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Eskom’s big turnaround plan is happening – 25 years after it was first recommended



The failures of Eskom are partly a result of the government’s neglect to implement its own policy, experts say, as the restructuring of Eskom has been an official policy since 1998 and is still yet to be fully implemented.

This is according to energy analyst Chris Yelland, who referred to the Department of Minerals and Energy White Paper on the Energy Policy of the Republic of South Africa, published in 1998, in an interview with Newzroom Afrika.

The paper provided a background to South Africa’s energy sector, key policy challenges, and the government’s proposed policies – including implementation, monitoring, and evaluation details to meet the country’s electricity needs.

According to Yelland, the White Paper warned that Eskom’s surplus generation capacity would be fully utilised by 2007 unless the government took action.

Despite this, the government did nothing, and by 2007, Eskom was unable to meet the electricity demand and had to resort to load shedding to prevent a nationwide blackout.

Fast forward over a decade, and, on average, South Africans spent less than 30 minutes per day without power in 2021 before rocketing to 2.25 hours in 2022 and 4.8 hours in 2023 – with analysts expecting load shedding to remain in 2024 at around 2.6 blackout hours per day, or 39.8 accumulated days.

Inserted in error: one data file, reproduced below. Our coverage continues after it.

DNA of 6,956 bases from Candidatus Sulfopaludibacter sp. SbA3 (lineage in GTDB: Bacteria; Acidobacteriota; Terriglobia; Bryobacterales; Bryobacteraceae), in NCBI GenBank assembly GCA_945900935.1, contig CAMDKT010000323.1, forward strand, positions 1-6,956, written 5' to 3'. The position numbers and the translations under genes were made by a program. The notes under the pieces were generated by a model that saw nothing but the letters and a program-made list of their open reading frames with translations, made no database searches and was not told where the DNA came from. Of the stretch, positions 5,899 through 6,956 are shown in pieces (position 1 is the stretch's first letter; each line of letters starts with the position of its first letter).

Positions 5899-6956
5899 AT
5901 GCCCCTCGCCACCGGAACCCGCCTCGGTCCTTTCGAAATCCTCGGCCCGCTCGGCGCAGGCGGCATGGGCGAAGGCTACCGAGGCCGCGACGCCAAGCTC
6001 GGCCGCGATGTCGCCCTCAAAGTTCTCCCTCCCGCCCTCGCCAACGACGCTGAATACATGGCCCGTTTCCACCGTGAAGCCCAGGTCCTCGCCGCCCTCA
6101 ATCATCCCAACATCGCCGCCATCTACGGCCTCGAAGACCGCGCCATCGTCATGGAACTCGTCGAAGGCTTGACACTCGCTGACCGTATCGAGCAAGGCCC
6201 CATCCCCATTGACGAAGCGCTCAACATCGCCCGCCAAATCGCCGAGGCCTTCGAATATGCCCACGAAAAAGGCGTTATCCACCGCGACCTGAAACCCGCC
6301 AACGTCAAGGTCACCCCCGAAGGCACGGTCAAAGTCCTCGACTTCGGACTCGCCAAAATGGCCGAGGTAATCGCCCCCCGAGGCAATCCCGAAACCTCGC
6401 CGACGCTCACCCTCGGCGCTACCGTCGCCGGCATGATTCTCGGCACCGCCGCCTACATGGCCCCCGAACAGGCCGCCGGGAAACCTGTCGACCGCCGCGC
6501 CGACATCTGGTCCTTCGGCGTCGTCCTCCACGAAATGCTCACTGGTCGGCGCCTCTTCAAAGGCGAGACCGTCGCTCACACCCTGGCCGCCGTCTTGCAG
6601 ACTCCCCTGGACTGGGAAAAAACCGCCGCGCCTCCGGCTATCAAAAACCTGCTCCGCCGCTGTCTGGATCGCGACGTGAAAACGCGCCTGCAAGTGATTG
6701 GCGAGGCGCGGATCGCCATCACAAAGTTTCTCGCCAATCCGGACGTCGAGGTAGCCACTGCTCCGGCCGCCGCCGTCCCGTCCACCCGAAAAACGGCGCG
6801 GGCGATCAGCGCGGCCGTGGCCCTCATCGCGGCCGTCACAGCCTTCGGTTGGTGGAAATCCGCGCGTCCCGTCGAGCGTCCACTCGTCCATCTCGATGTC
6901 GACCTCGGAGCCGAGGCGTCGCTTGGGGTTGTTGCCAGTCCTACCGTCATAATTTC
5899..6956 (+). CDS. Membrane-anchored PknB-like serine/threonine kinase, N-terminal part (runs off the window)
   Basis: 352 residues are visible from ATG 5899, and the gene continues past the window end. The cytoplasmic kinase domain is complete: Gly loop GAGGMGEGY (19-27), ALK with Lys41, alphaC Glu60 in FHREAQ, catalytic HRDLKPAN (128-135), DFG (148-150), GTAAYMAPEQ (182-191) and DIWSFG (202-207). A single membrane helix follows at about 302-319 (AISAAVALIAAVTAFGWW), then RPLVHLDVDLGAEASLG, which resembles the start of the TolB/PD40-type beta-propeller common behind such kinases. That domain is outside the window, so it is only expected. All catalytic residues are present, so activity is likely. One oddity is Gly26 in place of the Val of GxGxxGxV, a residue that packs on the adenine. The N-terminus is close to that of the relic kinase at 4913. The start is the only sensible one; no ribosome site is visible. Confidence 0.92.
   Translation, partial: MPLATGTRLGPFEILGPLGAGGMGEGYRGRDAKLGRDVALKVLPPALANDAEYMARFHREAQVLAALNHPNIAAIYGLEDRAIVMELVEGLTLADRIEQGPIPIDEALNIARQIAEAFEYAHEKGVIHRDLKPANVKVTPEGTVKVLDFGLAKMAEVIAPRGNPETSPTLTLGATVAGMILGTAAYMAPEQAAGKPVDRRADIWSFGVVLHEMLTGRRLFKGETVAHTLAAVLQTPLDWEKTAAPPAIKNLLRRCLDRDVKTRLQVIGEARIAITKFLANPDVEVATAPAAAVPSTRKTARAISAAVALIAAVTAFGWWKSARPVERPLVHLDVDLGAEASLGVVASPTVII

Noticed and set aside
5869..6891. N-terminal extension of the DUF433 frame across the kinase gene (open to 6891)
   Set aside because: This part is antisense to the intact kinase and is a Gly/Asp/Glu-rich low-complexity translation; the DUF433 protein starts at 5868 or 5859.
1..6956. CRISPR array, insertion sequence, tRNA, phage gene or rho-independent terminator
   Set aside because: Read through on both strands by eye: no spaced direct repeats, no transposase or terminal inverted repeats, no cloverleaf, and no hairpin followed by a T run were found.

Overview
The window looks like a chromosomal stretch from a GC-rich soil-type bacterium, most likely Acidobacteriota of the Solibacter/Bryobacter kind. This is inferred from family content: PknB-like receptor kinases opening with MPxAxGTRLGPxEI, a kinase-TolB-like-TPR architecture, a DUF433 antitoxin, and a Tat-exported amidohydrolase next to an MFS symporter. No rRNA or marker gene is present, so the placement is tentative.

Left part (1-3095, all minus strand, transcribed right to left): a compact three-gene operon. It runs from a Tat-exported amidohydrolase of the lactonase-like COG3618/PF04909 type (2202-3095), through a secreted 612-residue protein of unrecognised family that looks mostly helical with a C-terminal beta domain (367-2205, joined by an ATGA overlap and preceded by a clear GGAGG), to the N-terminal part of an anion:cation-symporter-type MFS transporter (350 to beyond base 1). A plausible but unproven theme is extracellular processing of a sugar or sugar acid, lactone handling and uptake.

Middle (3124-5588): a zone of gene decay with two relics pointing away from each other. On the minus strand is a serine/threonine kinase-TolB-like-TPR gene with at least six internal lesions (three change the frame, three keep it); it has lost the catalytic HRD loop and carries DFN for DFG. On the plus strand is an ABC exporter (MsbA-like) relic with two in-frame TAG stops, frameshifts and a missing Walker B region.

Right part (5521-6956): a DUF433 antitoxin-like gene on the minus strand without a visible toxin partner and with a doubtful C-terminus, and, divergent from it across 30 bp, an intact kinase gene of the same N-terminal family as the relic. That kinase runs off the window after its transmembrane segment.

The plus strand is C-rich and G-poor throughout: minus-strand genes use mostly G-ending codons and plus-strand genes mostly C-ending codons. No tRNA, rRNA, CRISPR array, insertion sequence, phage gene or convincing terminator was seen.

Warnings aside, the White Paper also recommended unbundling Eskom into three separate divisions – generation, transmission, and distribution. It further suggested that the private sector plays a significant role in South Africa’s electricity supply industry.

Twenty-five years late, this has been dubbed Eskom’s turnaround plan, which is still being implemented.

“It is 25 years later, and we are still talking about the same things, including Eskom’s unbundling, an electricity market, and the private sector’s involvement in generation,” Yelland said.

Yelland stressed that it is vital for the Electricity Regulation Amendment Act to be passed by Parliament, which promises to set up a competitive electricity market, increase private power supply, and allow for the unbundling of Eskom.

He warned that the national election later this year threatens to derail the passage of the Act or delay its passage and prolong the crisis South Africans are facing.

Progress made

At the start of the year, Eskom announced that it had appointed directors to the board of the National Transmission Company of South Africa (NTCSA) – a big step forward in reshaping the company and legally separating it into three entities.

Transmission is the first of Eskom’s three divisions to achieve legal separation, with the NTCSA already registered and received approval for the requisite licenses from the National Energy Regulator of South Africa (Nersa).

Under the proposed structure of the ‘new’ Eskom, a new holding company (dubbed NewCo) will operate with three subsidiaries that function independently.

  • Generation: Eskom Holdings Generation (current Eskom)
  • Transmission: National Transmission Company of South Africa (NTCSA)
  • Distribution: National Electricity Distribution Company of South Africa (NEDCSA)

The remaining division still in the starting blocks is the National Electricity Distribution Company of South Africa (NEDCSA). Restructuring the distribution company still has a long way to go.

The next steps have also been taken to establish the NewCo to oversee these operations. Eskom said it has finalised the due diligence report for the establishment of the new holdings company, and this will be submitted to the DPE for consideration.


Full Story Source: Eskom’s big turnaround plan is happening – 25 years after it was first recommended – BusinessTech

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